Domestic violence (intimate partner violence) against men include emotional, sexual, verbal, physical abuse or threats of abuse. It happens in heterosexual and same-sex relationships. Have you ever felt scared of your partner and changed your behavior since you were afraid of what your partner might do? If so, you may be in an abusive relationship.
Are you being abused? What are the warning signs? What kind of abuse are you experiencing?
Emotional & Verbal Abuse:
- Calls you names, belittles you, or puts you down regularly
- Is jealous and possessive and accuses you without just cause of being unfaithful
- Tries to isolate you from family and friends
- Tries to totally control your life: how you spend your money, what you wear and where you may be going
- Constantly makes unreasonable demands for your attention.
- Blames you for her violent behavior and says you deserve it
- Gets very angry or violent when drinking alcohol or using drugs
- Biting, burning, or choking you
- Hitting, punching, or slapping
- Pushing, shoving, or throwing things at you
- Knifing or burning you
- Forcibly holding you down
- Hurting you, your children or your pets
- Forcing you to have sex or engage in sexual acts against your will
- Hurting you during sex
- Forcing you to have unsafe sex
Threats and Intimidation:
- Threatens to hurt / kill you
- Threatens to kill themselves or the children
- Stalks you
- Reads all your emails, texts, or mail
- Destroys things that belong to you
Being a man in an abusive relationship, it may seem hard finding the help that you need. It has been estimated that about 20% of men who call the police to report an abusive spouse /partner are themselves arrested for domestic violence.
You do not have to stay in an abusive relationship. You need to start by discussing your situation with either someone you trust or a health professional who can give you guidance. Gather evidence on what is happening, photographs of any injury or bruises experienced during a confrontation, threatening emails or texts that can be used in a court of law, make a list of people who have experienced confrontations between you and your intimate partner.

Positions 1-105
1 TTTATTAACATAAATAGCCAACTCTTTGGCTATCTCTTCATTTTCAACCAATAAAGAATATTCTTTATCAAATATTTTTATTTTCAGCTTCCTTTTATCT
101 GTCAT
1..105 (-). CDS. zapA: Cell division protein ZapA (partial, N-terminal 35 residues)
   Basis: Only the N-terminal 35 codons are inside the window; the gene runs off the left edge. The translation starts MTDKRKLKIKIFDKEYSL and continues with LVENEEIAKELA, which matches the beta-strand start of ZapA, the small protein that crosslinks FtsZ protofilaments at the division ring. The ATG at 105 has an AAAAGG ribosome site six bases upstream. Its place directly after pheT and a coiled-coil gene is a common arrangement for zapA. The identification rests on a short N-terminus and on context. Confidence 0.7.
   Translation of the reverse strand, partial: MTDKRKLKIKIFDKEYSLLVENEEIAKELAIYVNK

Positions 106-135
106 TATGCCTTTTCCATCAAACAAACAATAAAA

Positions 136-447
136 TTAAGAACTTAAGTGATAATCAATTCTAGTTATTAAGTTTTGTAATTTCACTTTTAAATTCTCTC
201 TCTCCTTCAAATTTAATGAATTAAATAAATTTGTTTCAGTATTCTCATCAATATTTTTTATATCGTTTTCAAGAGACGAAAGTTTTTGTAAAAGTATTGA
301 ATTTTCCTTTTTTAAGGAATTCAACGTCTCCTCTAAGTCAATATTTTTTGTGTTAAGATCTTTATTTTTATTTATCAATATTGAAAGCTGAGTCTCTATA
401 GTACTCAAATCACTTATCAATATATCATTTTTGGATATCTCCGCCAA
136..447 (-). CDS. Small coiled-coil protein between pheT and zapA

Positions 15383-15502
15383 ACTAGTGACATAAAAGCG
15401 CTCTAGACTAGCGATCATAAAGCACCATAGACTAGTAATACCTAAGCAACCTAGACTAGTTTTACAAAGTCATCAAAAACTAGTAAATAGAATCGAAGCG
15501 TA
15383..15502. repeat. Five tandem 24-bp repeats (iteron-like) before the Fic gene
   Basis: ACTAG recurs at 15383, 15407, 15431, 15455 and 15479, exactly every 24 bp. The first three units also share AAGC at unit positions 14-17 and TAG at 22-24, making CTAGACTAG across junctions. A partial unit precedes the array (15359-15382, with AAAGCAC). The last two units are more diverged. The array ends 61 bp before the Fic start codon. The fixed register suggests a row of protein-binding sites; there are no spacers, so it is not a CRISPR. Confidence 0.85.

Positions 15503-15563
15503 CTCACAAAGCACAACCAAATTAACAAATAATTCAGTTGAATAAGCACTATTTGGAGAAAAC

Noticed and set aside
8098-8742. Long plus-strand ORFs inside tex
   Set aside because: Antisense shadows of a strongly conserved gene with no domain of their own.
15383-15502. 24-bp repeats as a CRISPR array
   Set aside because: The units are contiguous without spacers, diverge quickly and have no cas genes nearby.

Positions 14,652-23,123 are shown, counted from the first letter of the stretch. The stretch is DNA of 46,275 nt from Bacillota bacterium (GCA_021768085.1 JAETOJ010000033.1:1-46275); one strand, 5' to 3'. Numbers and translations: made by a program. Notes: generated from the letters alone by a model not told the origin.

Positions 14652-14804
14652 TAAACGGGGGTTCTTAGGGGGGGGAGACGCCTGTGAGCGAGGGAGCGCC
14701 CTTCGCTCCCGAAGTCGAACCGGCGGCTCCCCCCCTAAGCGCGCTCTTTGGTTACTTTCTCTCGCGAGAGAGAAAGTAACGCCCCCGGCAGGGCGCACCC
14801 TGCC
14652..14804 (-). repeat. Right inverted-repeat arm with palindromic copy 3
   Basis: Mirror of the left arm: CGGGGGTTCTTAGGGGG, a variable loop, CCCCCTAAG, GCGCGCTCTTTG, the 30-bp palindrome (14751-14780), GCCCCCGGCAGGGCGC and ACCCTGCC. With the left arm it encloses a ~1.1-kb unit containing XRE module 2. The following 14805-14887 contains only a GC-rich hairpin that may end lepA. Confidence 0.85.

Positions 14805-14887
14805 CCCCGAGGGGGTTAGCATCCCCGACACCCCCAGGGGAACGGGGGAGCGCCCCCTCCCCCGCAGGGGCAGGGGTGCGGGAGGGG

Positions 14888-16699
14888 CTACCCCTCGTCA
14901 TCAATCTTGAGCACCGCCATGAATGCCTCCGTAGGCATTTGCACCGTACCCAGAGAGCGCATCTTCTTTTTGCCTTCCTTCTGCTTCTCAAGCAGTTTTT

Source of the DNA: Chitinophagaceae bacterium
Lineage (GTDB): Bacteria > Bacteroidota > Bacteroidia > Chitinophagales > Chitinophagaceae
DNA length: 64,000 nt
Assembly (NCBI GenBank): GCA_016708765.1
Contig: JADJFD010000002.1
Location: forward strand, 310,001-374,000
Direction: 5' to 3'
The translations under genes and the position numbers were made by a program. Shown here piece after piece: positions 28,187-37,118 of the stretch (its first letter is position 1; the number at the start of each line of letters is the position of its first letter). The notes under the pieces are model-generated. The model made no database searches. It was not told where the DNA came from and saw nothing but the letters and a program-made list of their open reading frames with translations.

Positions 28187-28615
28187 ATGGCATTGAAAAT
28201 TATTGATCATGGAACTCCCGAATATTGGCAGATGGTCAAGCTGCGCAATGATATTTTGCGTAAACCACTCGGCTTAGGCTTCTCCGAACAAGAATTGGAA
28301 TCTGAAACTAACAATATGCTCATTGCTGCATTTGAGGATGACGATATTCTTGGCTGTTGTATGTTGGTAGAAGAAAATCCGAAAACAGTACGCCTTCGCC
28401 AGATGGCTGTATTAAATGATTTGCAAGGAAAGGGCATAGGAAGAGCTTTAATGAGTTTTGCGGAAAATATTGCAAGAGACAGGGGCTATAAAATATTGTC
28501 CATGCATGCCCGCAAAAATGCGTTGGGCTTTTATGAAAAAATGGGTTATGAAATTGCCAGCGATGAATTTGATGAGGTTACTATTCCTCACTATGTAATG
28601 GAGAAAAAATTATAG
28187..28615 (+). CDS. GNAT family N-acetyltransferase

Stay away from any type of violence with your partner since she may try to put you into a damaging situation with the police to make you look like the abuser or try to entrap you.
You can overcome these challenges and escape from the abusive intimate partner. If you have a family or are concerned for your well-being, contact a legal professional who can help you break from this situation and also work to get your children out of harm’s way. Just remember, if you are not available for her domestic violence, a predator will look for someone else to take your place and children are easy targets!
Two New Family Case laws have been passed by the Texas legislature and signed by Governor Abbott, effective 9/1/2019:
HB553 Relating to notice summer weekend possession of a child under a standard possession order in a suit affecting the parent-child relationship.
SECTION 1. Section 153.312, Family Code, is amended by adding subsection (c) to read as follows:
(c) Notwithstanding Section 153.316, after receiving notice from the managing conservator under Subsection (b)(3) of this section designating the summer weekend during which the managing conservator is to have possession of the child, the possessory conservator, not later than the 15th day before Friday that begins that designated weekend, must give the managing conservator written notice of the location at which the managing conservator is to pick up and return the child.
SECTION 2. Section 153.312 (c), Family Code, as added by this Act, applies only to a court order providing for possession of or access to a child rendered on or after the effective date of this Act. A court order rendered before the effective date on this Act is governed by the law in effect on the date the order was rendered, and the former law is continued in effect for that purpose.
SECTION 3. This Act takes effect September 1, 2019
HB House Bill 558: Relating to the court ordered support for a child with disability:
BE IT ENACTED BY THE LEGISLATURE OF THE STATE OF TEXAS:
SECTION 1. Section 154.302, Family Code, is amended by adding Subsection (c) to read as follows:
(c) notwithstanding Subsection (b), a court that orders support under this section for an adult child with a disability may designate a special needs trust and provide that the support may be paid directly to the trust for the benefit of the adult child. The court shall order that support payable to a special needs trust under this subsection be paid directly to the trust and may not order that the support be paid to the state disbursement unit. This subsection does not apply in a Title IV-D case.
SECTION 2. The change in law made by this Act constitutes a material and substantial change of circumstance under Section 156.401, Family Code, sufficient to warrant modification of a court order or a portion of a decree that provides support for a child rendered before the effective date of this Act.
Section 3. This Act takes effect on September 1, 2019
More new Texas Legislature Family Laws to come!